The Yukon-Kuskokwim Delta (YKD) of Alaska is a source of abundant biodiversity in the Arctic. Branching out from the expanses of the Yukon and Kuskokwim rivers, the YKD is a collection of sediments created by the rivers as they empty into the Bering Sea on the western coast of Alaska. This region is an important migratory bird breeding ground, and one of the most biologically productive land units in the Arctic. Home to over 30,000 Yup’ik people, the YKD is not only ecologically significant, but a source of subsistence-based living, economic productivity, and cultural tradition. Climate change is causing the Circumpolar North to warm three times faster than any other region. Along with increased temperatures, the ice in the Bering Sea continues to disappear, and land-based permafrost continues to thaw. These factors, coupled with the sensitivity of the YKD region, make life in the delta increasingly susceptible to climate change.
Scientists have undertaken new measures to quantify and verify Arctic warming by measuring “greening”. Greenness is a measure of vegetative productivity. While this may sound like a positive ecological indicator, high levels of greenness in a normally snow-covered habitat indicate a dynamic change in habitat, breeding, and animal productivity. Dr. Gerald Frost and a collaborative research team based out of Fairbanks, AK compared spectral and satellite data from multiple governmental research organizations to understand fluctuations in measurements of greenness in the YKD. Researchers analyzed differing greenness measures from satellites and imaging sources. The team compiled data from these multiple sources and verified land vegetative patterns from on-the-ground sources. Ultimately, they were able to determine the overall greenness trends and potential reasons for discrepancies between the various monitoring systems.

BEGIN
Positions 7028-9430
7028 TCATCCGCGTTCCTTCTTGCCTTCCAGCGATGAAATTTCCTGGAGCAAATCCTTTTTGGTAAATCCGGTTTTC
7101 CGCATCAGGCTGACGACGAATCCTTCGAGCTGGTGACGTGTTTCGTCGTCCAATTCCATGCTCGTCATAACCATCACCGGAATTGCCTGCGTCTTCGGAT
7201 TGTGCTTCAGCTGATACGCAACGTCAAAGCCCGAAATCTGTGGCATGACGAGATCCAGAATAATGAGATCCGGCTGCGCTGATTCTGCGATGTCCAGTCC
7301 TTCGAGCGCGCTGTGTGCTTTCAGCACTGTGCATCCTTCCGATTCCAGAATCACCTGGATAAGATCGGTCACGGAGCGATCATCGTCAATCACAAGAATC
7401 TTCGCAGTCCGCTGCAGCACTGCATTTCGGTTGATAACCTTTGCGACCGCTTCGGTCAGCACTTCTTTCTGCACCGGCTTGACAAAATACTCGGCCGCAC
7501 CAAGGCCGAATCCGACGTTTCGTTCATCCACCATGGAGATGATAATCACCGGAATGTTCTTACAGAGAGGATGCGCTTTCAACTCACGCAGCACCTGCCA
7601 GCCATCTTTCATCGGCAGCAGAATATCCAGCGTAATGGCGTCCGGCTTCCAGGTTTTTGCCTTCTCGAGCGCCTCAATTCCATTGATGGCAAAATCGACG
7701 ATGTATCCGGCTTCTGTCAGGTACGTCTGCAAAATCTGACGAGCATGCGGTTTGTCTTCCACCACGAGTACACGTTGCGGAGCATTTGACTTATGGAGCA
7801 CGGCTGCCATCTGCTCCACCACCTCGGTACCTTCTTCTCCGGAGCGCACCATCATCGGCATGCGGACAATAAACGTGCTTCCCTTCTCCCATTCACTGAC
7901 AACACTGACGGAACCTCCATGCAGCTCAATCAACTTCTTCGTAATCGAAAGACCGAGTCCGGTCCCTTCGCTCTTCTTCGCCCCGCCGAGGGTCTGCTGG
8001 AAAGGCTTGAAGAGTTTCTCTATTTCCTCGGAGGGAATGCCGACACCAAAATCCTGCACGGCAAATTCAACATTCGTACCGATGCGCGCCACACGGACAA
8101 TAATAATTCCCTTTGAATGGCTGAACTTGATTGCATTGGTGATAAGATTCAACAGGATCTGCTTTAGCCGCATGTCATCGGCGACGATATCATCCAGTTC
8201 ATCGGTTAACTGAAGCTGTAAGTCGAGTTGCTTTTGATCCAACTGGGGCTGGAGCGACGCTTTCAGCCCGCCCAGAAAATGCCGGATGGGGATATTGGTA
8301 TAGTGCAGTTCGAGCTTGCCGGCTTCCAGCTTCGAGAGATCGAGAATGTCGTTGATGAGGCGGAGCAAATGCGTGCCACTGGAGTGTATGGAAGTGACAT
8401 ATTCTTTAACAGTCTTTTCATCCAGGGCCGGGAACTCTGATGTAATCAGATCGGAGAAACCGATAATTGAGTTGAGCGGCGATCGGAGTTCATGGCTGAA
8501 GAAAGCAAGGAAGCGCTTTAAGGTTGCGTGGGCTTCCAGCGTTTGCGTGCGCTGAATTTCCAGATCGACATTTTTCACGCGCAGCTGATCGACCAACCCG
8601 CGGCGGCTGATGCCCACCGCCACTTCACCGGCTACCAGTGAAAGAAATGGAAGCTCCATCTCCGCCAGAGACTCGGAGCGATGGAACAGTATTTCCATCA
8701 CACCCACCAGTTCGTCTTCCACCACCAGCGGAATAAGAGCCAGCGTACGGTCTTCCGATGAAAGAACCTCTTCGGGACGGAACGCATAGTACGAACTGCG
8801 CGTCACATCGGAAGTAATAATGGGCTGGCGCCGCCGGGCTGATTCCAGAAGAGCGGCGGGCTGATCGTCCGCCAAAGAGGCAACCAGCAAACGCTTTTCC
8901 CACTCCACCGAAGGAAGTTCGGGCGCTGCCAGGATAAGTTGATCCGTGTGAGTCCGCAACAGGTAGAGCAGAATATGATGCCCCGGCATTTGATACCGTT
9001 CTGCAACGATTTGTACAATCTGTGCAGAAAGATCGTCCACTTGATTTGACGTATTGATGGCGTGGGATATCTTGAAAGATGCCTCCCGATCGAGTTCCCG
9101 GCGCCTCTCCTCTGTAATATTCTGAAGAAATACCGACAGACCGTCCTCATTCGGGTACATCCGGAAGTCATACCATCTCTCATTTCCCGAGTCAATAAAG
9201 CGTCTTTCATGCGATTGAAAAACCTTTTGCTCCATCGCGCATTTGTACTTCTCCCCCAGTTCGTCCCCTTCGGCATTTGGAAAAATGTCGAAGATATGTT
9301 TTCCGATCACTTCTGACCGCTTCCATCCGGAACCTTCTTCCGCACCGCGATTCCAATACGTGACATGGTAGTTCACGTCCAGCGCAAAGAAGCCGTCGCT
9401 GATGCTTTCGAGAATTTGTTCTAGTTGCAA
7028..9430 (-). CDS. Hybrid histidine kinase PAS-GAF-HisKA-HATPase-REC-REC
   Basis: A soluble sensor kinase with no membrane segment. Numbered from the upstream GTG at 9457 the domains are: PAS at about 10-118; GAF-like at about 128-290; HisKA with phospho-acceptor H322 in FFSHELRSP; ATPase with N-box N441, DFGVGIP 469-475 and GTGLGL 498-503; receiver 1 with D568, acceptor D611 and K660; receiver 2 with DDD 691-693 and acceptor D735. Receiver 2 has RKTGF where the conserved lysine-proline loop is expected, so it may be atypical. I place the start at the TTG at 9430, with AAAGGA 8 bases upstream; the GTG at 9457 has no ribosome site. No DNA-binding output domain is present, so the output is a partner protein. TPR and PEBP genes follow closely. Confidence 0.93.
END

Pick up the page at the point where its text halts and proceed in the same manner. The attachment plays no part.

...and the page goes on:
The research findings, published in Earth Interactions, indicate that despite high variability due to sea ice, temperature fluctuations, and frequent storms, there has been a steady increase in the greenness of the YKD. The trends presented on the YKD could ring true for other parts of the Arctic experiencing temperature increases. Increases in greenness may change the underlying ecological community and have drastic effects on both the continued biological success of the region and the subsistence-based lives of the Yup’ik people.
Gerald Frost is a senior scientist at Alaska Biological Research, Inc.—Environmental Research & Services in Fairbanks, AK, where he conducts multidisciplinary research on boreal forests and arctic tundra ecosystems with a focus on Alaska and Siberia. His most recent work is focused on vegetation and landscape change detection. He received his PhD from the Department of Environmental Sciences at the University of Virginia
Managing Correspondent: Samantha Tracy
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